Cannot validate certificate for because it doesn't contain any IP SANs

Hello everybody,

I am trying to install the sensu backend using the official puppet module.

While the sensu backend is being installed without problems I can not log in using sensuctl:

[root@test~]# sensuctl configure
? Authentication method: username/password
? Sensu Backend URL:
? Namespace: default
? Preferred output format: json
? Username: admin
? Password: ****************

Error: unable to authenticate with error: Get x509: cannot validate certificate for because it doesn't contain any IP SANs

Maybe someone else can jump in as well as I haven’t seen this /exact/ issue, but it seems like a typical SSL chain validation issue.

It’s uncommon to use an IP address as a common name (CN), but it can be done. If your certificate was issued with a CN of the IP I think you should be ok.

It looks like Sensuctl isn’t trusting the certificate you have installed on your sensu-backend. I suspect this issue would go away if you add the certificate to your certificate authority (CA) bundle / trust bundle. If you self-signed you’ll add the certificate itself. If you have a private CA, you can add your CA public cert and/or any intermediate certificates to your CA bundle and this should also work.

Depending on your distro/platform, there are different ways to add a certificate to your CA bundle / trust bundle.

If that doesn’t work, then possibly there’s something slightly different with the way that Go handles certificates with a IP address in the CN instead of a fqdn. In that case you can regen your certificate with an fqdn and add in IP SANs, self-sign or private sign, then add the self-signed cert to your CA bundle (or add the private CA pubcert to your CA bundle) and that should fix it.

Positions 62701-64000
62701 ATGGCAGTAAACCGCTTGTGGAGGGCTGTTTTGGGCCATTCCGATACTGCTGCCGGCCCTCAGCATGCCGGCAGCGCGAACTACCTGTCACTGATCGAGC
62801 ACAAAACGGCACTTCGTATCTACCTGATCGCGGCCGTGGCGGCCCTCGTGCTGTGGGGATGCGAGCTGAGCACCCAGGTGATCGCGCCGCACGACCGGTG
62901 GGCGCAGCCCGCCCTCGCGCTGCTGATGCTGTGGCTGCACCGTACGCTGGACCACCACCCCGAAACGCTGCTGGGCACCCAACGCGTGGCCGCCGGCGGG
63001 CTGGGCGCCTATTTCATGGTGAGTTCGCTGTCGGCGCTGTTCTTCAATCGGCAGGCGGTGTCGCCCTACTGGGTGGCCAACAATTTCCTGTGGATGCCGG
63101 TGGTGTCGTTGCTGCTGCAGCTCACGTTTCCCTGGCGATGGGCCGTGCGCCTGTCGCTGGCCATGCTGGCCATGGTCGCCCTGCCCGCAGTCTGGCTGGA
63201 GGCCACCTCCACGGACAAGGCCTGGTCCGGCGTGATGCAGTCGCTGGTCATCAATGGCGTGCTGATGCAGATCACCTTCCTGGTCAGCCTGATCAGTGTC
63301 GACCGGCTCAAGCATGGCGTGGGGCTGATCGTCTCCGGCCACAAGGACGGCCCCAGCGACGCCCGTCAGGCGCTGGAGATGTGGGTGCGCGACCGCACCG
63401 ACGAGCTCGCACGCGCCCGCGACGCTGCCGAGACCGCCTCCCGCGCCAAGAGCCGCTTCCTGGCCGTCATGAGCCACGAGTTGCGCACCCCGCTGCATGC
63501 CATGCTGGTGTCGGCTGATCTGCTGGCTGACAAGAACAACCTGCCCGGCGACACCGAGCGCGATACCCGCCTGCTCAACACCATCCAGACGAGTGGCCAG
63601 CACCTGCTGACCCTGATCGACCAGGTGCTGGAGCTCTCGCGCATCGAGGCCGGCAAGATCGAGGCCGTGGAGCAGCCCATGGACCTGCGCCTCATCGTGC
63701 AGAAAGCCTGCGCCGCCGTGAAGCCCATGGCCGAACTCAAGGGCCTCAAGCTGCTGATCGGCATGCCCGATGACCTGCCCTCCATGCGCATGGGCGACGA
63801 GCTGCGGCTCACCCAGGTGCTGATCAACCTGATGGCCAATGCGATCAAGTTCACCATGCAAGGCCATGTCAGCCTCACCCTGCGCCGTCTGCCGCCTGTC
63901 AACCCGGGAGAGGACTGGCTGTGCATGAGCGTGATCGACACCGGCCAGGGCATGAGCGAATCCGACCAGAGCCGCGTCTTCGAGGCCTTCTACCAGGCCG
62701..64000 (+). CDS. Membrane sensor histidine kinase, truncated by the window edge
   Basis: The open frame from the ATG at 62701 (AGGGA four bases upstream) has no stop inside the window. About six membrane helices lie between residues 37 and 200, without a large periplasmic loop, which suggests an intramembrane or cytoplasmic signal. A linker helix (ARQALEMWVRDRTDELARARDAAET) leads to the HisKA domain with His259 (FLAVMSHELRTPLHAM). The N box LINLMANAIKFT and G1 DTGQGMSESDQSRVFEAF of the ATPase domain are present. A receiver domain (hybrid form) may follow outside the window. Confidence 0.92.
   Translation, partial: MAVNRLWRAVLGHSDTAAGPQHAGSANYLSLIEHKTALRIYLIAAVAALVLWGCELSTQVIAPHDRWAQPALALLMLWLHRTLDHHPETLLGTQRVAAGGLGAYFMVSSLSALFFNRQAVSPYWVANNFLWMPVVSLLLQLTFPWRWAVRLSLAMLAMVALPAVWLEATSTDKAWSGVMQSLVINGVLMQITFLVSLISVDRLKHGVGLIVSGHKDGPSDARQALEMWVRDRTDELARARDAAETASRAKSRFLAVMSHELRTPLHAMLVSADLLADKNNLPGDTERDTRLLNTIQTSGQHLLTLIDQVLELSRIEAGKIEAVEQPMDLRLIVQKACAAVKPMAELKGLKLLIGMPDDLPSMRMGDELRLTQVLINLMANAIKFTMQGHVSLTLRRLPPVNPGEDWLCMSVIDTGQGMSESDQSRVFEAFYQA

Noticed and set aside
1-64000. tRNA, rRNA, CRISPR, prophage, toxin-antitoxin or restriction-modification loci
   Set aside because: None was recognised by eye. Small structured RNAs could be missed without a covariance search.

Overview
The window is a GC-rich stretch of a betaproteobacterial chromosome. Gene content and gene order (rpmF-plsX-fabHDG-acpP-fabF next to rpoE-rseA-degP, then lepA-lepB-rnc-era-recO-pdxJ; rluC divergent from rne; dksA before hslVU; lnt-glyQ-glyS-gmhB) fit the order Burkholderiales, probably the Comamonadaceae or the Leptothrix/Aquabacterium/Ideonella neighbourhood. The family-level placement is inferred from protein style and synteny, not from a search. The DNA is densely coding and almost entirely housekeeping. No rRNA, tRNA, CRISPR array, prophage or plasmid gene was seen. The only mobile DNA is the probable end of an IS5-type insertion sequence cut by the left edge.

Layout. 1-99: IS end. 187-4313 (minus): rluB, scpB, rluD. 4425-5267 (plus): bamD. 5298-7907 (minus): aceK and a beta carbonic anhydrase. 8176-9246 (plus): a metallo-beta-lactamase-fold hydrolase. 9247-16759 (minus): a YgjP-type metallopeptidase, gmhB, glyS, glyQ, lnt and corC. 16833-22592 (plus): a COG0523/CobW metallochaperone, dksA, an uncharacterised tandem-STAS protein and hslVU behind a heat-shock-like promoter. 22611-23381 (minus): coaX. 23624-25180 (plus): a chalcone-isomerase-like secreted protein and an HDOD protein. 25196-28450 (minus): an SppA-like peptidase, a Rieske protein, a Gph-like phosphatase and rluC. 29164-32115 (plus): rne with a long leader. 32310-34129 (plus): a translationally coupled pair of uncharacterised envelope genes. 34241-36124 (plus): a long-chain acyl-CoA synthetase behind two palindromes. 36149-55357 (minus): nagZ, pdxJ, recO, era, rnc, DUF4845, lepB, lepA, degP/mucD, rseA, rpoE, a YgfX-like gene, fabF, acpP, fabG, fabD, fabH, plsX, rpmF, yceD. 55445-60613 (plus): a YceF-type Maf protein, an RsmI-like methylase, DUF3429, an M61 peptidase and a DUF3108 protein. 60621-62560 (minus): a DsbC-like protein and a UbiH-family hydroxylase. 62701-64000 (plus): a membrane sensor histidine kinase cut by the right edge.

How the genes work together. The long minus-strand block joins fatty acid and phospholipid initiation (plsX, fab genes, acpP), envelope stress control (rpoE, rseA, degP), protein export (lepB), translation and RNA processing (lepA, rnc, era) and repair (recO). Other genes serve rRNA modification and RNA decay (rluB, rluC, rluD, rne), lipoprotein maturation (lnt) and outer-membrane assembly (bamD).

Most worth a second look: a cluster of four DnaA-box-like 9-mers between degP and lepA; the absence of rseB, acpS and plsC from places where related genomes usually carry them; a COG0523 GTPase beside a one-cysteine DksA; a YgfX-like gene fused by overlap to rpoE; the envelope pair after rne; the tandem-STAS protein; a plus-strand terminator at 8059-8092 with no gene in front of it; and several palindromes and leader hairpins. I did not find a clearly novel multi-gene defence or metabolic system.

In our cluster we have private CA signed certs with the fqdn, and all the nodes as IP SAN entries in the cert, added the our CA pubcert to the bundle on each.

Hope that helps.

Indeed, this appears to be golang tls implementation being very very strict about what a valid ssl cert is.
I’m seeing similar issue reports from other golang based services.

@ahoiroman ,
If you are using private certificate infrastructure, its possible to generate a cert that will work, by providing the ip address as an alternate name. Sensu docs has some example instructions on how to do this using the cfssl tool using a private CA.

If you follow those instructions, you generate certs with an " X509v3 Subject Alternative Name: ’ extension that contains both alternative DNS and IP Address hostnames that are separate from the common name.

If you can’t reissue the cert such that the IP addresse is not in the SAN extension of the cert to get sensuctl working in this scenario, you can you the --insecure-skip-tls-verify option to sensuctl configure which will keep the connection encrypted but won’t verify the cert against your CA.